Bhawna Trading installs Ricoh Pro C9100 press

Improved productivity with better quality output

L to R - Ashok Kalra and Mohit Kalra, owners of Bhawna Trading with Naveen Gupta, sales manager, Ricoh India alongside the Ricoh Pro C 9100

Established a decade and a half ago by Ashok Kalra, Bhawna Trading focuses primarily on commercial printing output such as brochures, catalogs, fliers, posters as well as customized printing for corporate gifting. Indian Printer & Publisher met Kalra along with his son, Mohit Kalra, who assists his father in the business. Located in the busy Karol Bagh area of Delhi, Bhawna Trading recently upgraded their Ricoh – C651 EX with the Ricoh Pro C9100 press.

The Ricoh – C651 EX was installed in 2013 but Kalra felt the need to upgrade it owing to the demanding productivity challenges. With the upgrade coming within a span of just four years, it indicates the robust growth that the company enjoys. While Ashok Kalra brought in traditional commercial printing business that he had handled all throughout, his son Mohit was more interested in newer segments like corporate gifting. He indicated that he doesn’t want to rely entirely on traditional commercial printing and would instead focus on expanding the business portfolio. Through his own network, he found a foothold in the corporate gifting niche and today it has grown to occupy around half of Bhawna Trading’s overall business revenue.

The need to upgrade to the Ricoh Pro C9100 press is also linked to the varied requirements of Bhawna Trading’s corporate gifting business. Compared to the C651 EX, the Pro C9100 is around 50% more productive and also offers better quality output. Mohit shared the cost advantage of the machine which allowed him to win back a few customers that he had lost. With competitive prices that he can offer with the new machine, Mohit is also able to produce better quality products and ensure higher productivity.

In terms of servicing support, Mohit shared that although there is room for improvement in the way Ricoh engineers respond to complaints, he is nevertheless happy with the way certain automation features of the machine work. For instance, if the ink runs out, the update is automatically logged with Ricoh India’s customer service, or in case of technical glitches, the error is identified automatically and a complaint logged in at Ricoh India’s customer care center. On a scale of 10, Mohit rated Ricoh with a generous 8, which does leave some scope for improvement although he feels this gap could be found in all OEMs.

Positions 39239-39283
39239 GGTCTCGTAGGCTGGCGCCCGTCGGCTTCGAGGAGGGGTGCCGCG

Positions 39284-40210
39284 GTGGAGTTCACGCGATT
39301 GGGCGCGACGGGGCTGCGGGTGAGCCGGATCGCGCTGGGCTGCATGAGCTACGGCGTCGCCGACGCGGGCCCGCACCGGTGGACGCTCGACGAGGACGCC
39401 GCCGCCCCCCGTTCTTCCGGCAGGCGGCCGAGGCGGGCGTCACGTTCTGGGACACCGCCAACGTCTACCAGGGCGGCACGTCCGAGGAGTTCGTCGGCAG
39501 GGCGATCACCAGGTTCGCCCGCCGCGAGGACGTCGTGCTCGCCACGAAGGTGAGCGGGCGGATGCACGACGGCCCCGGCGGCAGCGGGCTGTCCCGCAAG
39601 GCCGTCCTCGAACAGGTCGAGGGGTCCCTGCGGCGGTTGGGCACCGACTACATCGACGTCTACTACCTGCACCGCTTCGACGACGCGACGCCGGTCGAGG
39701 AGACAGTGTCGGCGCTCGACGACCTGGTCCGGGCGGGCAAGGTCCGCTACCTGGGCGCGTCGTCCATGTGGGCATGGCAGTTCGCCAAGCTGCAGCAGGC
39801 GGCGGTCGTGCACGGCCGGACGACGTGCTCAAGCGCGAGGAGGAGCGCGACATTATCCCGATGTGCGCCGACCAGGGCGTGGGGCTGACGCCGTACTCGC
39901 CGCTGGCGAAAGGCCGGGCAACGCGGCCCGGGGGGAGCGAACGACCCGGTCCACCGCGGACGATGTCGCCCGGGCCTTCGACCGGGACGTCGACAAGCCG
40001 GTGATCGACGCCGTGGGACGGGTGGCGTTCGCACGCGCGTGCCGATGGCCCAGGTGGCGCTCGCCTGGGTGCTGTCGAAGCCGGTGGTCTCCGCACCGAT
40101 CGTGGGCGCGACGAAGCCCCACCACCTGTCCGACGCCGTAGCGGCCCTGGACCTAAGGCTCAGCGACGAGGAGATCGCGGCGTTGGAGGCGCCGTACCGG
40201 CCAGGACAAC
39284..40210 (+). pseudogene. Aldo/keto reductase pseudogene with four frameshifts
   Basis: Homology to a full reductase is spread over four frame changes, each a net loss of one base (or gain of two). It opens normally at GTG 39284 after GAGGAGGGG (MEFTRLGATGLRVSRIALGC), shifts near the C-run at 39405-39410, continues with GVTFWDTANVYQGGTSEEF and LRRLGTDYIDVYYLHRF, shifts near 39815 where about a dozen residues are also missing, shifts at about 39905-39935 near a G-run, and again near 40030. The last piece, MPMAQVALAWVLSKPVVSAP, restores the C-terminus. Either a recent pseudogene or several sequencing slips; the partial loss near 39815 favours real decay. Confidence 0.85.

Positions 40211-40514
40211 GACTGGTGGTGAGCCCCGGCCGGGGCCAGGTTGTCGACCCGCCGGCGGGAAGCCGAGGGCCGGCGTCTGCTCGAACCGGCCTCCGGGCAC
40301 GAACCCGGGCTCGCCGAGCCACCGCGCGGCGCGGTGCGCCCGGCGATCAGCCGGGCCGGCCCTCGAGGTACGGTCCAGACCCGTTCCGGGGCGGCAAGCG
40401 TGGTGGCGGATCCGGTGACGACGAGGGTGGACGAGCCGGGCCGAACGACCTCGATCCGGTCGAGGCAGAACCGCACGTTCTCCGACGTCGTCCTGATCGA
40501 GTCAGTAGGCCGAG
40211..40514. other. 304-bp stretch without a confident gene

2023 promises an interesting ride for print in India

Indian Printer and Publisher founded in 1979 is the oldest B2B trade publication in the multi-platform and multi-channel IPPGroup. While the print and packaging industries have been resilient in the past 33 months since the pandemic lockdown of 25 March 2020, the commercial printing and newspaper industries have yet to recover their pre-Covid trajectory.

The fragmented commercial printing industry faces substantial challenges as does the newspaper industry. While digital short-run printing and the signage industry seem to be recovering a bit faster, ultimately their growth will also be moderated by the progress of the overall economy. On the other hand book printing exports are doing well but they too face several supply-chain and logistics challenges.

The price of publication papers including newsprint has been high in the past year while availability is diminished by several mills shutting down their publication paper and newsprint machines in the past four years. Indian paper mills are also exporting many types of paper and have raised prices for Indian printers. To some extent, this has helped in the recovery of the digital printing industry with its on-demand short-run and low-wastage paradigm.

Ultimately digital print and other digital channels will help print grow in a country where we are still far behind in our paper and print consumption and where digital is a leapfrog technology that will only increase the demand for print in the foreseeable future. For instance, there is no alternative to a rise in textbook consumption but this segment will only reach normality in the next financial year beginning on 1 April 2023.

Thus while the new normal is a moving target and many commercial printers look to diversification, we believe that our target audiences may shift and change. Like them, we will also have to adapt with agility to keep up with their business and technical information needs.

Our 2023 media kit is ready, and it is the right time to take stock and reconnect with your potential markets and customers. Print is the glue for the growth of liberal education, new industry, and an emerging economy. We seek your participation in what promises to be an interesting ride.

– Naresh Khanna

Subscribe Now


Please enter your comment!
Please enter your name here